Many of us used to own a set of encyclopedias. Because we paid for World Book and Britannica, their price got added to the GDP. However, now, for nothing, we use Wikipedia.
Where are we going? To what our GDP could count.
Monetizing Digital Services
In a new study, researchers monetized digital services. Able to use Facebook as their platform, they collected data from almost 40,000 individuals in 13 countries. Respondents let them calculate hypothetical prices by saying how much they would have to be paid to stop using the digital services for one month.
Depending on the country, the value of Facebook varied. At $11 for Romania and $57 for Norway, less affluent countries had lower prices.
Also, you can see the law of demand, Below, the higher the offer, the fewer the rejections:
The GDP Impact
The GDP has always been a dollar yardstick of the goods and services we produce. Originated during the 1930s, it targeted the prices of all that was produced. As a result, statisticians do not count unpaid work done at home like cooking the family dinner, However, the GDP does include the services from a paid chef.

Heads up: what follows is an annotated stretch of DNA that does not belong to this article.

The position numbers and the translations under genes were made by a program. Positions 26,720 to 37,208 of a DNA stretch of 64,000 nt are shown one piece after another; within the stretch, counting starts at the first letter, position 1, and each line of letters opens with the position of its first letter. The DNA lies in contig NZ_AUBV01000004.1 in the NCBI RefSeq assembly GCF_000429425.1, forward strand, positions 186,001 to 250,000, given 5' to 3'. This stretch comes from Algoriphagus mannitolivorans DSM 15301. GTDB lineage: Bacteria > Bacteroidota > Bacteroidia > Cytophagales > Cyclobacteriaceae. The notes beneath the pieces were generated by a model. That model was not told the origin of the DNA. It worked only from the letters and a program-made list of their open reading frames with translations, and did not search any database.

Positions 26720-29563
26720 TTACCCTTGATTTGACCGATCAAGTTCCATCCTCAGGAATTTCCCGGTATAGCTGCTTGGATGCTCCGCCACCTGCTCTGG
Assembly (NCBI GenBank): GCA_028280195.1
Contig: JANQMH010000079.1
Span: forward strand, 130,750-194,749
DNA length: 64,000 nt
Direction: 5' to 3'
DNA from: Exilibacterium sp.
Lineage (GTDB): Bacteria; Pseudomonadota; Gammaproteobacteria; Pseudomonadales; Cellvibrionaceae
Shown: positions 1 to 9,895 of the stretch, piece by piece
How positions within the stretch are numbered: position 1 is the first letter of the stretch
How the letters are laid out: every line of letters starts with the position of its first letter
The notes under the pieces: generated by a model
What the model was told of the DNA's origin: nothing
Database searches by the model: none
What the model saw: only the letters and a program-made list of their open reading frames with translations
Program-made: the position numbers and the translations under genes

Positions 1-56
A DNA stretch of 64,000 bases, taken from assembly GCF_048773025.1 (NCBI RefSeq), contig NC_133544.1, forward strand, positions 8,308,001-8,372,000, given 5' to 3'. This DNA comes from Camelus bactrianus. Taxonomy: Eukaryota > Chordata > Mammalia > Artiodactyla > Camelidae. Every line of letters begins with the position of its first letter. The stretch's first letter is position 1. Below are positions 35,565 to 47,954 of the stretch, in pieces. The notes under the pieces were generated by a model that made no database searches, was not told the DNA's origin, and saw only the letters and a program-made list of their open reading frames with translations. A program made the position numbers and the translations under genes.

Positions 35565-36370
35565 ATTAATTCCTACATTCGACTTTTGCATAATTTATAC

Fast forwarding to 2023, we have a problem. Much more than during the 1930s, unpaid services represent considerable economic activity. Using the calculations from this new paper, the U.S. GDP could have an extra $137 billion from Facebook if the “welfare” from digital services were included. Meanwhile, the total would be $1.2 billion for Ireland.
Indeed, a separate version of the GDP with the “welfare” value of 10 digital goods could range from $1.29 trillion in the U.S. to $13 billion in Romania:
Our Bottom Line: Consumer Surplus
Simply defined, consumer surplus is just the amount we are willing to pay beyond the actual price. As a result, by monetizing the digital services that are free, we can see that their consumer surplus is huge.
With consumer surplus in mind, Google search winds up at the top of the list:
How much would you pay for Google search?